ALSO: P-Noy in Chicago


By Ernesto M. Maceda  President Aquino delivered a 40-minute speech before 600 Filipinos at the J.W. Marriott Hotel in Chicago, apprising the audience on what his administration has achieved in its poverty alleviation campaign, anti-corruption drive, bid for inclusive growth, and what he intends to do until his last term. P-Noy assured Filipinos in Chicago that the government would continue its programs of good governance despite having to deal with constant attacks from critics who put the blame on him on every issue. Critics have raised valid questions on the high poverty and unemployment rate, resulting in a lack of inclusive growth. Critics also pointed out the lack of jobs in the country causing millions of Filipinos to seek jobs abroad. About 5,000 Filipinos leave daily for jobs abroad. The issue of high incidence of criminality has also been brought up with 11 kidnappings in Sulu alone the past several months. Brownouts happen regularly in Mindanao, even as electricity rates continue to increase. In response, Aquino cited the improvements in the Philippine economy under his administration, namely the country’s investment grade status, from 33 to 49; the gross domestic product (GDP) of 6.3 percent from 2010 to 2014 (the fastest growth in the last 40 years); the national unemployment rate decreased to 6 percent in October 2014; foreign investments shot up to $6.2 billion in 2014, a 479 percent increase, from $1.07 billion in 2010; the Transparency International Corruption Index (TICI) ranked the Philippines to 85th place, from 130th place in 2010; a bigger allocation of funds to agencies, Department of Health (DOH), Department of Education (DOE), and the Department of Social Welfare and Development (DSWD), who are involved in the delivery of social services. READ MORE...


READ FULL MEDIA EDITORIALS & OPINIONS  HERE:

EDITORIAL:  Investing in champions

MANILA, MAY 11, 2015 (PHILSTAR) Updated May 5, 2015 - The Philippine Sports Commission may have an explanation for the Commission on Audit report questioning the utilization of over P626.5 million for government sports facilities in 2013.

But it’s not the first time that the work of the PSC has been questioned. It may be unfair, but the PSC has also been largely blamed for the nation’s lackluster performance in regional and international sports competitions.

Filipinos are not lacking in enthusiasm for sports. We cheer lustily for any compatriot – including those transplanted to other countries – who excel in amateur athletic competitions and professional sports.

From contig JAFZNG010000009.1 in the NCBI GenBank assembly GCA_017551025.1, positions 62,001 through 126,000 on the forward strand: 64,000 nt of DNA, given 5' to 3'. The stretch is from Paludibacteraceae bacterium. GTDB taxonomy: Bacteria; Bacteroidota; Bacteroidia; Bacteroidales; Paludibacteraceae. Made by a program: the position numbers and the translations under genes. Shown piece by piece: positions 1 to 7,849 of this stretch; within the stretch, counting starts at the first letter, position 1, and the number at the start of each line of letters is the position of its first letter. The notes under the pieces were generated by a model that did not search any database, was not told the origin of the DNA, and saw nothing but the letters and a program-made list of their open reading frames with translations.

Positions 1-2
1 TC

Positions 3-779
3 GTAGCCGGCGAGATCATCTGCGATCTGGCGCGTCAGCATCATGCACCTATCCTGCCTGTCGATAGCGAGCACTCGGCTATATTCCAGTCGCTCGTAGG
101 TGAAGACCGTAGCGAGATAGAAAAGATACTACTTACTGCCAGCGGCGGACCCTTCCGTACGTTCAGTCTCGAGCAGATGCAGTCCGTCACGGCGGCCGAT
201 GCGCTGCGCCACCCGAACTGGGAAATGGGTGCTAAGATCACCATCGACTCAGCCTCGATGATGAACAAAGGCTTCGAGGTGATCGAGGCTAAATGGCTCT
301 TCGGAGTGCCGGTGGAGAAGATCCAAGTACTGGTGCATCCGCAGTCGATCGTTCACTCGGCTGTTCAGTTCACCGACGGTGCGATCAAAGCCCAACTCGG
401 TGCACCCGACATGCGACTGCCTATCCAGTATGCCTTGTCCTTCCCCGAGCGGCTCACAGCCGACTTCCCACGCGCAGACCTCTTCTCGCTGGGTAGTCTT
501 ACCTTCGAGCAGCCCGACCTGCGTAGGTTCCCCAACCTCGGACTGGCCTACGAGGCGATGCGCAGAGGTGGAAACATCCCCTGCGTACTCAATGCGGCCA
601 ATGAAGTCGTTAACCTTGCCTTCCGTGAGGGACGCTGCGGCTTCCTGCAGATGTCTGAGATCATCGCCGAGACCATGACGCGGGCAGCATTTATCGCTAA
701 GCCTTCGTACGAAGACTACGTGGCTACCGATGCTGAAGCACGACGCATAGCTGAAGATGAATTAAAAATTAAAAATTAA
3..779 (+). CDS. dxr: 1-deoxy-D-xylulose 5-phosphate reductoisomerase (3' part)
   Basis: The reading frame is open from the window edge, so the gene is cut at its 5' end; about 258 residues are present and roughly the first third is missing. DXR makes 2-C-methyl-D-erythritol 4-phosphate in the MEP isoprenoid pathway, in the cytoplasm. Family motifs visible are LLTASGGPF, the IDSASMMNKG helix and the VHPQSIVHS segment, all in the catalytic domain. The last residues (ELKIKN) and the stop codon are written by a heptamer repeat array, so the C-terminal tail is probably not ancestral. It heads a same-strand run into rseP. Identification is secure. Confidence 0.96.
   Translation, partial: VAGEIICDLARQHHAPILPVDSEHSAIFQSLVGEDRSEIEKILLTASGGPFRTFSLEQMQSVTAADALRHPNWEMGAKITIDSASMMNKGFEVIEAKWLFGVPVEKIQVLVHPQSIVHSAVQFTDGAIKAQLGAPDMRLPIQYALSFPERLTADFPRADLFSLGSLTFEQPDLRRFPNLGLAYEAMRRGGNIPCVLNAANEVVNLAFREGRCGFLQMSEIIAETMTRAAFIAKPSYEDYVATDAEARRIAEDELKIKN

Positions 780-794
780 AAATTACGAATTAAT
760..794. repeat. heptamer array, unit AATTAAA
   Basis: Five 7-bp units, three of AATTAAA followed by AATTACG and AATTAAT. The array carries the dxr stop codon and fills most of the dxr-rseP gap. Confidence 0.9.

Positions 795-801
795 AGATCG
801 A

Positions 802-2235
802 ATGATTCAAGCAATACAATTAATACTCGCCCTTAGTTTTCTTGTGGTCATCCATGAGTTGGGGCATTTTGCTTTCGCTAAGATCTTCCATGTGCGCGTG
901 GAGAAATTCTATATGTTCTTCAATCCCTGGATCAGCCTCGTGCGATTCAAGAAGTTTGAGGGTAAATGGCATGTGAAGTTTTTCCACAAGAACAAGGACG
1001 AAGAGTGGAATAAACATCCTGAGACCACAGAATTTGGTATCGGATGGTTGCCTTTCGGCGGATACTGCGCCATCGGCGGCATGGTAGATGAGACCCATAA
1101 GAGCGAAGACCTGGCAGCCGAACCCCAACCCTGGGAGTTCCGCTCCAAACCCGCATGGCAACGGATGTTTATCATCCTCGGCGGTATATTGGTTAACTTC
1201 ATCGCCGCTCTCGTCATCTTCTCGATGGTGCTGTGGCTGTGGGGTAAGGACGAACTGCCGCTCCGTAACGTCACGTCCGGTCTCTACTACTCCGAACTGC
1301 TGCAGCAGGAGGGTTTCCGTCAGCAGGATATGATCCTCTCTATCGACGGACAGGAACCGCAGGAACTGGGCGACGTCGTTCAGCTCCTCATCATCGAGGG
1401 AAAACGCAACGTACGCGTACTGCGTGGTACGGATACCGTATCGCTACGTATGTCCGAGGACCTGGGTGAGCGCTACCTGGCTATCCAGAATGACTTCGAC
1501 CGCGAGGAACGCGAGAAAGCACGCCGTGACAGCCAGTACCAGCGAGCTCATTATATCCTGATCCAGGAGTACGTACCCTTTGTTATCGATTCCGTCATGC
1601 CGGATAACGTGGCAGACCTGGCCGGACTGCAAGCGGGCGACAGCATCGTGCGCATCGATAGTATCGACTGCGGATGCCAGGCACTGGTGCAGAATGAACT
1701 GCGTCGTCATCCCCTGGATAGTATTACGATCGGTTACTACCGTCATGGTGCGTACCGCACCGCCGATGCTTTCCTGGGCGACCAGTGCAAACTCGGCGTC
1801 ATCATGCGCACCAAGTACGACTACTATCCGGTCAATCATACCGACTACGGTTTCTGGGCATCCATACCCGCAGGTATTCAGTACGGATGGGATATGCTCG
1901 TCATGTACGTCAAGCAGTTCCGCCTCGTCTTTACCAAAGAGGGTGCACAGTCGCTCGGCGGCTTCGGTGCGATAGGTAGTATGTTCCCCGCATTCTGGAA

So it is dismaying that Filipino athletes have performed badly in recent years in international events. Never mind the Olympics, wherein the best that the country has achieved has been silver; more frustrating is that the Philippine team has also been trounced by neighbors in the Southeast Asian Games.

READ MORE...
Several Filipino athletes who returned home from defeat have pointed out the difficulty of rising to the top of their game with limited personal resources and government support. First-rate trainers and coaches are expensive.

Rigorous training often calls for long absences from school or work. For strength, speed and endurance, athletes need proper nutrition and health care, which can be costly for amateur athletes from low-income families.

The country has made a name in professional boxing, and medals won by Filipinos in the Olympics have mostly been for this sport. But even amateur boxers need a lot of support, especially since many of them, like Manny Pacquiao, come from poor households. Pacquiao rose to the top mainly through his own effort, personal earnings and support from the private sector.

Congress can do its part by passing legislation to boost sports development. Bills have been filed to promote athletes’ welfare; action on these measures can be speeded up.

Other countries understand the impact on national pride of winning in sports, and invest heavily in athletic development. If the Philippines wants to produce world champions, it should be prepared to make the necessary investment.

With its limited resources, it must also make sure that every centavo allocated for sports development is used judiciously.


And da winnah is da Nevada Mafia! POSTSCRIPT By Federico D. Pascual Jr. (The Philippine Star) | Updated May 5, 2015 - 12:00am


By Federico D. Pascual Jr.

AS the Supreme Court would have declared: It’s final and executory! Mayweather beat Pacquiao on points, outrunning him in 12 rounds while collecting some $5 million for every minute of the chase around the ring at MGM Grand last Sunday.

So, folks, let’s move on. We fans of Manny Pacquiao better swallow the bitter defeat. Even the Bible-toting congressman from his wife’s district of Sarangani is not about to mouth the standard politician’s excuse that he did not lose but was just cheated.

Yet in an unguarded moment after the fight, Pacquiao mused: “But I thought I was ahead.”